This was why Dumbledore ensured that Harry could only access the Resurrection Stone in the moments before his self-sacrifice. He hid the Hallow inside the Golden Snitch and placed a spell on it along with the inscription, “I open at the close.” Only when Harry announced that he was ready to die would he be able to take the stone, turn it in his fingers, and summon those he had lost. Harry realized this was the only acceptable way to use the Resurrection stone since “he was not really fetching them: they were fetching him.“
The fact that the Deathly Hallows wouldn’t make the owner Master of Death, but rather make death easier and something not to be feared, is alluded to in the Tale of the Three Brothers story. The third brother, who possessed the Invisibility Cloak, stayed hidden until he was ready to die, and he and Death departed the living world together as friends. This was precisely what happened to Harry. He, who had defied death several times, finally allowed himself to be killed and departed willingly with his loved ones by his side. However, Harry wasn’t the only one paralleled by the Deathly Hallows story.
Voldemort represented the oldest brother, who believed himself undefeatable and brought about his own death by boasting of his power. The Dark Lord constantly underestimated the things he did not value, such as the strength of children or the power of love—and his hubris got him killed. Dumbledore’s backstory in Harry Potter proves he did value these things. However, it was his obsession with his lost loved ones that claimed his life—just like the middle brother. When he saw the Resurrection Stone, he couldn’t resist but try to use it, even though he knew his deceased family didn’t want to return. Of course, when he put the ring on, he was fatally cursed.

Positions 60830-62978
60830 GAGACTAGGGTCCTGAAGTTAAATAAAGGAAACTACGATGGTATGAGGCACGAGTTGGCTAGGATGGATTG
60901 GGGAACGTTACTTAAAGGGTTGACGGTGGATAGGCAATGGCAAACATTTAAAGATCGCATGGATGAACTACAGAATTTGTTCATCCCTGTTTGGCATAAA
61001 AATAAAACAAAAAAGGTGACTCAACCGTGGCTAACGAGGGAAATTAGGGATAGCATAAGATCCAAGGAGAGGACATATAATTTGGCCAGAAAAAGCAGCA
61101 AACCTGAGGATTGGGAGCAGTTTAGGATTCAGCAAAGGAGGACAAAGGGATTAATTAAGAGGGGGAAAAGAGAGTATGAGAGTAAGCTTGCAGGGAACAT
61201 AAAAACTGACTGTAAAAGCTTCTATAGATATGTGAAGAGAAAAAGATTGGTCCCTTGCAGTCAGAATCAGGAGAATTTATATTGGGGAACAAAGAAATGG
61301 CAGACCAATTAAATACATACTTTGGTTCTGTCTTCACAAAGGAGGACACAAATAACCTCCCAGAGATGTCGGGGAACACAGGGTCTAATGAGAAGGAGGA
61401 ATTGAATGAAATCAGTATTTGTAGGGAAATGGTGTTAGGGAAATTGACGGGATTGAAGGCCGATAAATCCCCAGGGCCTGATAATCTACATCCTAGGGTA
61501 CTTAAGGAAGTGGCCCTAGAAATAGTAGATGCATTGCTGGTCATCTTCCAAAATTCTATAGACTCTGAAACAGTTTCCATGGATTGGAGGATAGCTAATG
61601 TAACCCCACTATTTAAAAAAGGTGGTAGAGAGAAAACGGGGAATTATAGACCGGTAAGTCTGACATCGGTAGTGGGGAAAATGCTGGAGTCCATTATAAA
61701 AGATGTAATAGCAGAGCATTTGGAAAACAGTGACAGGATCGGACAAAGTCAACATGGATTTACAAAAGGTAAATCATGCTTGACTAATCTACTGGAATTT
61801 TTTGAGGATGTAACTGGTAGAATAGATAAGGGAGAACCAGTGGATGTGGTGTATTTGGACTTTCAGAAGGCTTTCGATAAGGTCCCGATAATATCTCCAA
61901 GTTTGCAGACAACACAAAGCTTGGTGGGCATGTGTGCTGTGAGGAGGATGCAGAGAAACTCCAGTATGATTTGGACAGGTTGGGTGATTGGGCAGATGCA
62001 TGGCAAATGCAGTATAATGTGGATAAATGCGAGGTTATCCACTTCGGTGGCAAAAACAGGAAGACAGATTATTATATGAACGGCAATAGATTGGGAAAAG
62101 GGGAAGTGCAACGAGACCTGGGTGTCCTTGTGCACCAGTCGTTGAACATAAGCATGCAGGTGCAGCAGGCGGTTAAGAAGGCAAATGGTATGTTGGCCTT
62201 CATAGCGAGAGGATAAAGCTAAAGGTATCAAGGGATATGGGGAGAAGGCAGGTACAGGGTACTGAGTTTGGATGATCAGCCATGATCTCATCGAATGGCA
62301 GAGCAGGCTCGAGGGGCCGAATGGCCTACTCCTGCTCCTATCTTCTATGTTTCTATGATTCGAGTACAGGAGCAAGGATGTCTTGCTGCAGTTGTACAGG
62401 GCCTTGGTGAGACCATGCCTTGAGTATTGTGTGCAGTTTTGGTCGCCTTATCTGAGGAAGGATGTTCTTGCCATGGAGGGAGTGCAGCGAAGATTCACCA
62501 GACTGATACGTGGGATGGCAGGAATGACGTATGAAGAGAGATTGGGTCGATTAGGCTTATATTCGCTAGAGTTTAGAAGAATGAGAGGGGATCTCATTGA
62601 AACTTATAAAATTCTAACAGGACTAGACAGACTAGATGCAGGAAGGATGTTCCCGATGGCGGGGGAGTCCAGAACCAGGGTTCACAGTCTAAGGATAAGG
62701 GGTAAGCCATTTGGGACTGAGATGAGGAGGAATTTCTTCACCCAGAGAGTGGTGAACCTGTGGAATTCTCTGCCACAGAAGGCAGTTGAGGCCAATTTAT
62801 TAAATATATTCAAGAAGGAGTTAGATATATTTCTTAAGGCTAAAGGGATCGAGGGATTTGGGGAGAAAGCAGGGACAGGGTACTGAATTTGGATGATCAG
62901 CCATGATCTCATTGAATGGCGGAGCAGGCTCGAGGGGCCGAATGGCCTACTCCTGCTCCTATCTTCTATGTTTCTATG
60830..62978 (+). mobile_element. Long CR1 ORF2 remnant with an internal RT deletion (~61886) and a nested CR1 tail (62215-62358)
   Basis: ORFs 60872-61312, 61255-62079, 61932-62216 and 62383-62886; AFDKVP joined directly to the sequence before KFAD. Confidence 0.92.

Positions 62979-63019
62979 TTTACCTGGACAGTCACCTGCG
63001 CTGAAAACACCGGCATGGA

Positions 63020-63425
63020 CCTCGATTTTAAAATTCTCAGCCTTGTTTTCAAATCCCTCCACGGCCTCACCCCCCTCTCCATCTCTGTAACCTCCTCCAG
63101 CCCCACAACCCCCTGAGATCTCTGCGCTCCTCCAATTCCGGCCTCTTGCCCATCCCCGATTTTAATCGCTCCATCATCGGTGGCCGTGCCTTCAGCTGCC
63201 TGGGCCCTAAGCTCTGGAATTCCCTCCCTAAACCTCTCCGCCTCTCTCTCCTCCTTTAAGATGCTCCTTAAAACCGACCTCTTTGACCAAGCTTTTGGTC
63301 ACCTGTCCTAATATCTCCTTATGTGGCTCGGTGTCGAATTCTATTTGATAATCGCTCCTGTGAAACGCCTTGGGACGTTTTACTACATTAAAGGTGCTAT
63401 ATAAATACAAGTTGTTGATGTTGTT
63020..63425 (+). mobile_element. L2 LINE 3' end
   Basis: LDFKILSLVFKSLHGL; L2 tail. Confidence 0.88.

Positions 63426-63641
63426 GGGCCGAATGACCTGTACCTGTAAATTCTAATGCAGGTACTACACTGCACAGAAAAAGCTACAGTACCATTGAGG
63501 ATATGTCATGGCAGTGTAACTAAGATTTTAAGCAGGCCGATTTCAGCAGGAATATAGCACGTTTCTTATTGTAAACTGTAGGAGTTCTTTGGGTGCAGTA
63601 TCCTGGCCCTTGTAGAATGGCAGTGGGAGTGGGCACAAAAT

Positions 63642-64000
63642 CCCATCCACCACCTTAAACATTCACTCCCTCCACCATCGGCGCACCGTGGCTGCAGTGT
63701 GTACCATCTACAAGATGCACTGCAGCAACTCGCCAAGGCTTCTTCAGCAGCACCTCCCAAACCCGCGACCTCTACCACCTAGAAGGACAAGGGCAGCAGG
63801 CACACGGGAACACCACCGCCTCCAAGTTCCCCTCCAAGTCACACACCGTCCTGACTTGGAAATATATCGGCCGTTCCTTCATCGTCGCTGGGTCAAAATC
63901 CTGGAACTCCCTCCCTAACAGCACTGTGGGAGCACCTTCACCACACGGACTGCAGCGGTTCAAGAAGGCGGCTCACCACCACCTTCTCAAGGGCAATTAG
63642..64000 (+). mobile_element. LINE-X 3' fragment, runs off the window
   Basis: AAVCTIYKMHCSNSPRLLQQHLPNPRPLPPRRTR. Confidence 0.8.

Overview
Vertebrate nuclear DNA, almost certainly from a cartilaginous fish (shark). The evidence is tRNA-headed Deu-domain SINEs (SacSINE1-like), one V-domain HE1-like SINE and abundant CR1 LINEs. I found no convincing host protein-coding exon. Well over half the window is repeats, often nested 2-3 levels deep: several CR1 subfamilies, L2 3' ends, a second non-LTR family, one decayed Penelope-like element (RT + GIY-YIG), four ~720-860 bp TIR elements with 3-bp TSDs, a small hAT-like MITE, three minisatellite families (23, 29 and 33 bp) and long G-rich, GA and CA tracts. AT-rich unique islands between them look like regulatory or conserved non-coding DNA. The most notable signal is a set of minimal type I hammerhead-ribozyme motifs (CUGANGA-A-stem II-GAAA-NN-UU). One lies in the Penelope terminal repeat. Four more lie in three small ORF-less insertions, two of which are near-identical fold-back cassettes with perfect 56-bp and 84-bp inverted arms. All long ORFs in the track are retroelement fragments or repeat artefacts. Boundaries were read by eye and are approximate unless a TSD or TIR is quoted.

Albus Dumbledore had searched for the Deathly Hallows for a large portion of his life, and he eventually learned that the quest was dangerous for the soul. So, he gave it up—and without even trying, he wound up with each of the Hallows in his possession at different times. Still, he never managed to unite them and realized he had not been worthy. In the King’s Cross Purgatory in Harry Potter and the Deathly Hallows, Dumbledore explained this to Harry:
“Maybe a man in a million could unite the Hallows, Harry. I was fit only to possess the meanest of them, the least extraordinary. I was fit to own the Elder Wand, and not to boast of it, and not to kill with it. I was permitted to tame and to use it, because I took it, not for gain, but to save others from it.
“But the Cloak, I took out of vain curiosity, and so it could never have worked for me as it works for you, its true owner. The stone I would have used in an attempt to drag back those who are at peace, rather than to enable my self-sacrifice, as you did. You are the worthy possessor of the Hallows.” – Dumbledore, Harry Potter and the Deathly Hallows
Harry was worthy to become the Master of the Deathly Hallows because he did not use them to conquer death. The quest for the Deathly Hallows had misled many to think this was their purpose, but it wasn’t. The Hallows were only meant to make the idea of death gentler—to make the person who wielded them understand that dying wasn’t the worst of fates. Harry had many loved ones who had passed beyond the veil, and with the help of the Deathly Hallows, he could choose whether to join them or remain with the living. Though he decided to carry on Harry Potter, the day would someday come when he would gladly greet Death like an old friend.